Don’t Get Lazy. Thursday’s COVID-19 Cases Have Health Care Workers Screaming Danger

Illinois shattered its previous daily record for COVID-19 cases, with nearly 10,000 new cases on Thursday alone.

Health care workers
Health care workers gather outside of John H. Stroger Jr. Hospital on Chicago’s West Side. Nam Y. Huh / Associated Press
Health care workers
Health care workers gather outside of John H. Stroger Jr. Hospital on Chicago’s West Side. Nam Y. Huh / Associated Press

Don’t Get Lazy. Thursday’s COVID-19 Cases Have Health Care Workers Screaming Danger

Illinois shattered its previous daily record for COVID-19 cases, with nearly 10,000 new cases on Thursday alone.

We’ve been living with COVID-19 for seven months now. And while it seems the pandemic has taken a backseat to the election — and to life in general for some — health care workers in Chicago are screaming: Thursday’s COVID-19 numbers ought to be ringing serious alarm bells.

Officials announced 97 new deaths, meaning more than 10,000 people have died in Illinois due to coronavirus since the pandemic hit. The state also shattered its previous daily record for COVID-19 cases, announcing nearly 10,000 new cases on Thursday alone.

“I hope that the public understands what it means when we see 10,000 new cases a day,” said Dr. Zaher Sahloul, a pulmonologist at Saint Anthony Hospital on Chicago’s Southwest Side, who treats patients with the most severe cases of COVID-19.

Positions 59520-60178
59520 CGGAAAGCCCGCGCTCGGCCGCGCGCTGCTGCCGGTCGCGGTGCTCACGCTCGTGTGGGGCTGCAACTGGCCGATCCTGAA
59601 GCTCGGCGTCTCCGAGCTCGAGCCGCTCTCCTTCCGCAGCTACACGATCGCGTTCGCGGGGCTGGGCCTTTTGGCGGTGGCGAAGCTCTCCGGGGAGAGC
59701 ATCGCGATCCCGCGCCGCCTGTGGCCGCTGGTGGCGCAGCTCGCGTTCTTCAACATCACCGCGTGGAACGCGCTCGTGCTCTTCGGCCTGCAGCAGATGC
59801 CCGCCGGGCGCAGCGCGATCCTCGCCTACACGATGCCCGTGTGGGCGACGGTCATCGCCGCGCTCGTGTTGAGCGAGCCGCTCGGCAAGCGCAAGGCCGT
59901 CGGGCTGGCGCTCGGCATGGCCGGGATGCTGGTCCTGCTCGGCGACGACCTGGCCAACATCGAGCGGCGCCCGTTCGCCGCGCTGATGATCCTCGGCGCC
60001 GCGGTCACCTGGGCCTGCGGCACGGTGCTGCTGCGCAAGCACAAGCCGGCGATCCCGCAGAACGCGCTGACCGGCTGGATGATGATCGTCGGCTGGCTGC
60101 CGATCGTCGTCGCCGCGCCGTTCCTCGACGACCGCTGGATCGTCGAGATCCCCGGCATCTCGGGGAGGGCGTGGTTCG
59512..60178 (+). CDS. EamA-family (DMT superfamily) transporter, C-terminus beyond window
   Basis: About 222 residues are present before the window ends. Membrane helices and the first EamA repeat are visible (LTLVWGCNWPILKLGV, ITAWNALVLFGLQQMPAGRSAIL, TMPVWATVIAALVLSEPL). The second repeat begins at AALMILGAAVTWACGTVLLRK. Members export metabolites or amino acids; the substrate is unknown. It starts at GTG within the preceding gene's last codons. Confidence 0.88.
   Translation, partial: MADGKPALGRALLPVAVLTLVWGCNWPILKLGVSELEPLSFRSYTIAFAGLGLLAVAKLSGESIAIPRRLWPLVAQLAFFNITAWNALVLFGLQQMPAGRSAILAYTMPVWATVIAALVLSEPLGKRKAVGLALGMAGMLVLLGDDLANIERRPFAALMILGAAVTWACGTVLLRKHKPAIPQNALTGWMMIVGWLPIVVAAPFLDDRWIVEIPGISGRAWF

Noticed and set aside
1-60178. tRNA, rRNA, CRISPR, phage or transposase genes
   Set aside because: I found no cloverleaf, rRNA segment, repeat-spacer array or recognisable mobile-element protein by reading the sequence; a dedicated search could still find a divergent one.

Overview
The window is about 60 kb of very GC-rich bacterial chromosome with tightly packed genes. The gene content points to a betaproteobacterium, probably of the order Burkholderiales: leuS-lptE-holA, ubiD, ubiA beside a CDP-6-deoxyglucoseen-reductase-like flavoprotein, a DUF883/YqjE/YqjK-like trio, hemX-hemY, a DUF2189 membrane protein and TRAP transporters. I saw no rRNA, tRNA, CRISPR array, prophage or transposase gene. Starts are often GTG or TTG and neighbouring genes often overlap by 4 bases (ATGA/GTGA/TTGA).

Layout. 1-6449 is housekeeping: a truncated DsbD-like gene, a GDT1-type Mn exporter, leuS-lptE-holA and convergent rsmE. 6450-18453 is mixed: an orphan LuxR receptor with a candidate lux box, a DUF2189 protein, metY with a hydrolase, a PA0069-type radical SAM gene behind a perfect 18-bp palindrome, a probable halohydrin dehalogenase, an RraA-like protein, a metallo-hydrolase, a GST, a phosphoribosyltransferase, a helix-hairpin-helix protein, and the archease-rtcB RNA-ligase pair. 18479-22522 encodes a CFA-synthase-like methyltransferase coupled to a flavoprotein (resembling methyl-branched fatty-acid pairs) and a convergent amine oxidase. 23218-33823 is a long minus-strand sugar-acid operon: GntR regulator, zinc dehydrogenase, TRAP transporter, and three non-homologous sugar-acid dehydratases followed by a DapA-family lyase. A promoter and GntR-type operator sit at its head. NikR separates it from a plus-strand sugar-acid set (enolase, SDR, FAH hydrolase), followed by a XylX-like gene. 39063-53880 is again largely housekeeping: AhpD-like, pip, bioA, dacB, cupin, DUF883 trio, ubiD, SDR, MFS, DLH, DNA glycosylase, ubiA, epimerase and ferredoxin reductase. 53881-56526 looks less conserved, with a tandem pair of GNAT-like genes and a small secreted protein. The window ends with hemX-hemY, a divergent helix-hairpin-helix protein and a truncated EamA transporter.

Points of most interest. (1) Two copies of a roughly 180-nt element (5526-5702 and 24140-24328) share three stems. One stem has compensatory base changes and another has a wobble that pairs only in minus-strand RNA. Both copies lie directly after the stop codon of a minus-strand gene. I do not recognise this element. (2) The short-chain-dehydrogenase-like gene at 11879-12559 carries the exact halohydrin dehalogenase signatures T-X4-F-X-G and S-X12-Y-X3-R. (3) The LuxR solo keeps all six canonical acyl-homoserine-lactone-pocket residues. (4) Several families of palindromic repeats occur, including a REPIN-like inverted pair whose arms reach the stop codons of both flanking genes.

“That means, unfortunately, some of these patients will be admitted to the hospital — 20% [or] one out of five — and 5% [of those admitted] will die. And that’s what we have seen before. And that has not changed.”

Hospitals filling up

At a news conference Thursday, Illinois Gov. JB Pritzker warned that if the state continues on its current track and if people don’t change their behaviors, hospitals will be overrun.

“We are going to experience a surge in hospitalizations much higher than where we are now,” he said. “And in some areas of our state, that will mean that you’ll run out of hospital beds, and nurses and doctors who can treat you.”

Dr. Zaher Sahloul
Dr. Zaher Sahloul Courtesy of Dr. Zaher Sahloul

Hospitalizations are already on a steep rise — the state has seen a 120% increase since the beginning of October, Pritzker said. And Sahloul is seeing that firsthand. He’s watched the intensive care unit at his hospital fill to 90%, mostly with COVID-19 patients, in the past few weeks, he said.

“I’m seeing very sick patients in the intensive care unit on life support and mechanical ventilation,” he said. “Many of them requiring the highest level of support; some of them are dying. I’m seeing it become patients that we used to see … which is mostly minority patients … Latinos, African Americans.”

As hospitalizations increase, Sahloul predicts safety net hospitals, which serve mostly low-income people of color, will suffer the most. These hospitals don’t have the capacity or resources to expand ICU’s or hire more nurses, the way bigger, richer hospitals might.

During the pandemic’s first surge, that disparity contributed to a disproportionate number of deaths in Latino and Black communities across the country.